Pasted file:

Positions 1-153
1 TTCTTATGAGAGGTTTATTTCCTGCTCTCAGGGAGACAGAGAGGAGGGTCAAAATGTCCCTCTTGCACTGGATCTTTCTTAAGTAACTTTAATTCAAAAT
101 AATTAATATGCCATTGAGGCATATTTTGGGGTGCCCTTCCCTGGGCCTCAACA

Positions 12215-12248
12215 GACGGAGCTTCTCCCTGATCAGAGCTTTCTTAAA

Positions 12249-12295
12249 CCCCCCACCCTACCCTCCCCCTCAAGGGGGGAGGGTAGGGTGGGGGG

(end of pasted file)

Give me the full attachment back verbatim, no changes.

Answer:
Positions 1-153
1 TTCTTATGAGAGGTTTATTTCCTGCTCTCAGGGAGACAGAGAGGAGGGTCAAAATGTCCCTCTTGCACTGGATCTTTCTTAAGTAACTTTAATTCAAAAT
101 AATTAATATGCCATTGAGGCATATTTTGGGGTGCCCTTCCCTGGGCCTCAACA

Positions 12215-12248
12215 GACGGAGCTTCTCCCTGATCAGAGCTTTCTTAAA

Positions 12249-12295
12249 CCCCCCACCCTACCCTCCCCCTCAAGGGGGGAGGGTAGGGTGGGGGG